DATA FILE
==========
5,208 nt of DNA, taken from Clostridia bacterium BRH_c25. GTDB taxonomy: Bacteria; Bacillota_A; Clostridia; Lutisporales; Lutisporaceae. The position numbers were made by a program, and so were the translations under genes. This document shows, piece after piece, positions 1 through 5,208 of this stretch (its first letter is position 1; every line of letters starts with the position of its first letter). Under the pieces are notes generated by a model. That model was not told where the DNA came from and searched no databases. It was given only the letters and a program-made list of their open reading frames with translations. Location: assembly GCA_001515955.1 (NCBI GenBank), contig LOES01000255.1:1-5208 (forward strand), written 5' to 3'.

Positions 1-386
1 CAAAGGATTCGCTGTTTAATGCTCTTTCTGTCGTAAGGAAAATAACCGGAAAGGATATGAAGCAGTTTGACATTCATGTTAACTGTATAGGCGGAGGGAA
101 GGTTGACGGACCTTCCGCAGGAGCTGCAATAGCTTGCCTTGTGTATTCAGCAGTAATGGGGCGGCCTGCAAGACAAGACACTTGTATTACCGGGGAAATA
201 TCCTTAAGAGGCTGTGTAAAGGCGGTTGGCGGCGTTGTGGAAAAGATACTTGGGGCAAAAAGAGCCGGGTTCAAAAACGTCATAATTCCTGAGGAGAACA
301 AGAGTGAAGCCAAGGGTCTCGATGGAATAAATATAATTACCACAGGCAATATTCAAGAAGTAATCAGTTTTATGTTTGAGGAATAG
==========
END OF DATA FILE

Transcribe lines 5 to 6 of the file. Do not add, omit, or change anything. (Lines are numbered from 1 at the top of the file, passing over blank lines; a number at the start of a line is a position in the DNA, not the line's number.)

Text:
201 TCCTTAAGAGGCTGTGTAAAGGCGGTTGGCGGCGTTGTGGAAAAGATACTTGGGGCAAAAAGAGCCGGGTTCAAAAACGTCATAATTCCTGAGGAGAACA
301 AGAGTGAAGCCAAGGGTCTCGATGGAATAAATATAATTACCACAGGCAATATTCAAGAAGTAATCAGTTTTATGTTTGAGGAATAG